Protesters gather in support of abortion rights outside the US Supreme Court in Washington, DC on April 15, 2023.
Andrew Caballero-Reynolds | AFP | Getty Images
On Friday, the Supreme Court ordered the abortion pill mifepristone to remain widely available as the litigation unfolds in a lower court.
The High Court’s decision followed an urgent request from the justice department to block lower court rulings that would significantly limit access to drugs, even in some states where abortion remains legal.
The case will now be heard in the United States Court of Appeals for the 5th Circuit. The appeals court has scheduled oral arguments for Wednesday, May 17 at 1 p.m. CT.
Mifepristone has become the flashpoint of the abortion legal battle since the Supreme Court last summer overturned Roe v. Wade, the landmark 1973 decision that guaranteed abortion nationwide as a constitutional right.
Mifepristone, used in combination with another drug called misoprostol, is the most common method of terminating a pregnancy in the United States, accounting for about half of all abortions.
President Joe Biden said the court ruling keeps mifepristone available to women and the FDA has approved termination of teenage pregnancies. Biden said his administration will fight to protect access to mifepristone in the ongoing legal battle in the 5th Circuit Court of Appeals.
“I continue to uphold the (Food and Drug Administration’s) evidence-based approval of mifepristone, and my administration will continue to uphold the independent and expert authority of the FDA to review, approve and regulate a wide range of drugs. by prescription,” the president said. .
Planned Parenthood President Alexis McGill Johnson said the reproductive healthcare provider was relieved by the Supreme Court’s decision.
But McGill Johnson has warned that access to mifepristone remains under threat as the legal battle unfolds in the appeals court.
“While mifepristone’s approval remains intact and remains on the market at this time, patients and healthcare providers should not be at the mercy of the legal system,” said McGill Johnson. “Medical abortion is still at high risk, as are abortion and access to other sexual and reproductive health care.”
Justices Samuel Alito and Clarence Thomas, both conservatives, opposed the court’s majority decision to grant the emergency request from the DOJ and Danco Laboratories, the distributor of the branded version of the drug, Mifeprex.
The DOJ and Danco, in their emergency petitions, told the Supreme Court that the restrictions imposed by the lower courts would effectively take mifepristone off the market for months, with the FDA adjusting the drug’s labeling to comply with the orders. This would prevent women from having access to an FDA-approved drug that is a safe alternative to surgical abortions, they argued.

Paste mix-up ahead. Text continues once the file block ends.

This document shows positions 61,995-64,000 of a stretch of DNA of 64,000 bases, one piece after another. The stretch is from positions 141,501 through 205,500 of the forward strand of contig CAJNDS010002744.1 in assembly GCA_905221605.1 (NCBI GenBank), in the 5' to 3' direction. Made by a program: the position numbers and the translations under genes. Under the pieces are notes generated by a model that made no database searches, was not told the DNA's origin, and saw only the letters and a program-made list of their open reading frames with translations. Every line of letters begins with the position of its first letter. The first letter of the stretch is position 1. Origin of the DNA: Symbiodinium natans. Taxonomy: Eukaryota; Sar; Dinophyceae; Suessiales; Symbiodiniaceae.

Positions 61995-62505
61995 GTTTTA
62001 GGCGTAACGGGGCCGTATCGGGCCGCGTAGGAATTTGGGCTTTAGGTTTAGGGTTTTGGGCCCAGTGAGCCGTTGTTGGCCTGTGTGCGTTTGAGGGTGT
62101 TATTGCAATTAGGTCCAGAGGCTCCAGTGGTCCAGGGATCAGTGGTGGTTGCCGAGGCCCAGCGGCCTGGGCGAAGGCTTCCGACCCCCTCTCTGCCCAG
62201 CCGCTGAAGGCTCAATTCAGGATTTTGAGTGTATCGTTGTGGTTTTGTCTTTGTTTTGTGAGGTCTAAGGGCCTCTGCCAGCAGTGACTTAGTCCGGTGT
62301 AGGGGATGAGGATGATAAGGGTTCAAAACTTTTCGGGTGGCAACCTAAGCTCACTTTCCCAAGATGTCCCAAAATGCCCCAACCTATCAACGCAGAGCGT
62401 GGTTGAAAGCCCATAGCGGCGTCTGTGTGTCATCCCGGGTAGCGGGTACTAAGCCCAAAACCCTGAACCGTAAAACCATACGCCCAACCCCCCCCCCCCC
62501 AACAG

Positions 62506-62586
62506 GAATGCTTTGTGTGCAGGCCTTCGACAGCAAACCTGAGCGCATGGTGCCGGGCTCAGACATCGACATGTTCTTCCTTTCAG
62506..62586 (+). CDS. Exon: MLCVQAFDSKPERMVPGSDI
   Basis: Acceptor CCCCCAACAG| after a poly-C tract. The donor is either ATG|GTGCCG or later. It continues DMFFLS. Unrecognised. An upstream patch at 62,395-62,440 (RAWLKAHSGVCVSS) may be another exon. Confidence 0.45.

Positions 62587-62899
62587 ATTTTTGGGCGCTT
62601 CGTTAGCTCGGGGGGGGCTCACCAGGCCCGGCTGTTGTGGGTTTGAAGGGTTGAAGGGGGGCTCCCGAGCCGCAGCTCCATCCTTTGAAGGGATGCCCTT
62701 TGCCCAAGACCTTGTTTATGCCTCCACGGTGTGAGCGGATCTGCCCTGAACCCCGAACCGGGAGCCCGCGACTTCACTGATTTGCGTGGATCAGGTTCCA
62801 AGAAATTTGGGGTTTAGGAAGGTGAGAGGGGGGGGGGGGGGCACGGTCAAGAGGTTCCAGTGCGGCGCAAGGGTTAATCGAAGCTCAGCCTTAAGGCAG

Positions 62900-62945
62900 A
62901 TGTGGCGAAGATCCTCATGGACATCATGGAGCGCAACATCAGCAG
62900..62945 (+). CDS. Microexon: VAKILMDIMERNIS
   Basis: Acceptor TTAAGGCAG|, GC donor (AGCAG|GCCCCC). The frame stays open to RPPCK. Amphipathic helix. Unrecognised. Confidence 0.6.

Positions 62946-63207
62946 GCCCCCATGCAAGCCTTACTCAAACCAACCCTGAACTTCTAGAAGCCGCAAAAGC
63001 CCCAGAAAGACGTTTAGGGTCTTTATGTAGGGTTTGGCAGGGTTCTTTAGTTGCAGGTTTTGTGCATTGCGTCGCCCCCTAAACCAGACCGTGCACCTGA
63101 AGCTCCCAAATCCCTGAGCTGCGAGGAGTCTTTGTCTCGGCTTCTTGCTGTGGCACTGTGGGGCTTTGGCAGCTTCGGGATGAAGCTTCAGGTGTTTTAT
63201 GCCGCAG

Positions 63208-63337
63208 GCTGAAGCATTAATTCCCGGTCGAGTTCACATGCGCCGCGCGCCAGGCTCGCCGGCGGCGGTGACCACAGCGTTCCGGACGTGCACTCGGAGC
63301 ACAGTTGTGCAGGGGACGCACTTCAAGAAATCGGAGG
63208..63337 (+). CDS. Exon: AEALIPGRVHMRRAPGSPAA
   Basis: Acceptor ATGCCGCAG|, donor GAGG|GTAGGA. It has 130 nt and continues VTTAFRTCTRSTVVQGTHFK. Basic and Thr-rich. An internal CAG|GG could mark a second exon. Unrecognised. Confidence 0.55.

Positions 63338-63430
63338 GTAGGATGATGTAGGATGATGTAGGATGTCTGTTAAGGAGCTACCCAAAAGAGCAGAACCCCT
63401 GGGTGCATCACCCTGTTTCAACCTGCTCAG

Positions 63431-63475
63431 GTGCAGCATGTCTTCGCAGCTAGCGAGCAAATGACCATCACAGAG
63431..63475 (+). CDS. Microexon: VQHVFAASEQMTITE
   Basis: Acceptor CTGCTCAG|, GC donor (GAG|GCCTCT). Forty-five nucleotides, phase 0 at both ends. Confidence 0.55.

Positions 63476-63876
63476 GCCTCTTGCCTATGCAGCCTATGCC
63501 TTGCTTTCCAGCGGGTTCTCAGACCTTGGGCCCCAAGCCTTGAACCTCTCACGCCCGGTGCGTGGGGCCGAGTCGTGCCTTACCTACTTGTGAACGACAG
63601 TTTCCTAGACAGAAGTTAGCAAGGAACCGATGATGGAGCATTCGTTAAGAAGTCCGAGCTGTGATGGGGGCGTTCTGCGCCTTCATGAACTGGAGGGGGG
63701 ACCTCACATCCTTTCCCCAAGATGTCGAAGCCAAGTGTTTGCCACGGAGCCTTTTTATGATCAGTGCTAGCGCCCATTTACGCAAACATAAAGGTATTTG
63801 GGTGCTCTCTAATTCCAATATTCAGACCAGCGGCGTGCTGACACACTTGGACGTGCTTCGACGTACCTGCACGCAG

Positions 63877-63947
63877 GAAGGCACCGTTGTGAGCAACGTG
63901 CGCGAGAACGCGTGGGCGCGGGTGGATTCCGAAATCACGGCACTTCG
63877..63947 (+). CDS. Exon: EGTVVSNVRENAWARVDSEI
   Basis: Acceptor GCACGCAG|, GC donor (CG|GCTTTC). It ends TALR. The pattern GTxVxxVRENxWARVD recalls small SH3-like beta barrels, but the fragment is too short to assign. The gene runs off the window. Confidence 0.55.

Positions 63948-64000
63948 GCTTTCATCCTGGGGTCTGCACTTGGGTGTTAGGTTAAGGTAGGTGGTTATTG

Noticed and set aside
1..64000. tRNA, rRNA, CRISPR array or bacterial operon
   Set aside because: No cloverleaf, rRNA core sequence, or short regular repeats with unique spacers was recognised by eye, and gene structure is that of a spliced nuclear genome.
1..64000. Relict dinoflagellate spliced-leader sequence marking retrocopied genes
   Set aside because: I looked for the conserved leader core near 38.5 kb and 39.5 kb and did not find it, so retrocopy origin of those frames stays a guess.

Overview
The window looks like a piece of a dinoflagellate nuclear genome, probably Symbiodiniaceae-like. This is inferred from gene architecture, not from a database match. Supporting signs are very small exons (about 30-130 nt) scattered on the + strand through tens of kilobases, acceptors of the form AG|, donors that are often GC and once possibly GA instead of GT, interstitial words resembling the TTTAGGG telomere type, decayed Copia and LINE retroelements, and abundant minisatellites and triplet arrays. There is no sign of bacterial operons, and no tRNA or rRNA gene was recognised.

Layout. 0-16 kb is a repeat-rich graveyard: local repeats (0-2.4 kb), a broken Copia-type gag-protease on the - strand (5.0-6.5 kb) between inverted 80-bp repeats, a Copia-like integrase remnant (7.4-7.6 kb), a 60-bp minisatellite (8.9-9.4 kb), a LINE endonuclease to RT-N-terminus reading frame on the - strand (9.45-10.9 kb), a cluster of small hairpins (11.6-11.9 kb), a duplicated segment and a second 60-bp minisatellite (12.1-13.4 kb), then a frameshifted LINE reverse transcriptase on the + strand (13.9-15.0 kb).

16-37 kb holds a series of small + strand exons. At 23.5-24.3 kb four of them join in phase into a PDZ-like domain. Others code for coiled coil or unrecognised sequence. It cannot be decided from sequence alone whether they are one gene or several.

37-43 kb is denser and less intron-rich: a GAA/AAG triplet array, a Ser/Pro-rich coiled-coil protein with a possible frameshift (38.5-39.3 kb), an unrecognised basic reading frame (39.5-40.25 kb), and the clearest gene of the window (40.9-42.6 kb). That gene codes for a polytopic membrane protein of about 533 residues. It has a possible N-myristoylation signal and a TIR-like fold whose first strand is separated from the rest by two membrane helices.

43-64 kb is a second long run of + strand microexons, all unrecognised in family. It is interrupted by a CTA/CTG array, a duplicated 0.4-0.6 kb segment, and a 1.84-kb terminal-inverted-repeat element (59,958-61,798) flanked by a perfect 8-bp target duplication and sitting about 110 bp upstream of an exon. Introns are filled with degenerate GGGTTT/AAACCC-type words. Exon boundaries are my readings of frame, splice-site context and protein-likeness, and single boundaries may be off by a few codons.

Alito rejected this argument in his dissent. The court said the FDA could simply use its enforcement discretion as the litigation unfolded and allow Danco to continue distributing mifepristone.
The court’s majority decision to maintain the status quo means that mifepristone remains available by mail and women can get the drugs by prescription. without having to see a doctor in person.
However, in the dozen states that have effectively banned abortion in the past year, the drug will remain largely unavailable. Other states also have much stricter restrictions in place than FDA regulations.
The national legal battle over mifepristone began with a lawsuit brought by a coalition of physicians who oppose abortion, the Hippocratic Medicine Alliance. These doctors sought to force the FDA to remove the drug from the United States entirely.
Earlier this month, U.S. District Judge Matthew Kacsmaryk ruled in favor of anti-abortion doctors and issued a sweeping order that would have halted sales of mifepristone nationwide.
A few days later, the United States Court of Appeals for the Fifth Circuit blocked part of Kacsmaryk’s order and allowed Mifeprex to remain on the market. But the appeals court judges imposed restrictions on the drugs that would severely limit access.
The appeals court blocked delivery of the drug by post, made doctor visits a condition for obtaining the drug, and reduced the length of time women can take the pill to the seventh week of pregnancy.
Appeals court judges also suspended approval in 2019 of the generic version of mifepristone. The company that sells the generic version, GenBioPro, told the High Court that the majority of the national drug supply would “disappear overnight” if the court of appeal’s ruling comes into effect.
GenBioPro said it supplies two-thirds of mifepristone used in abortions in the United States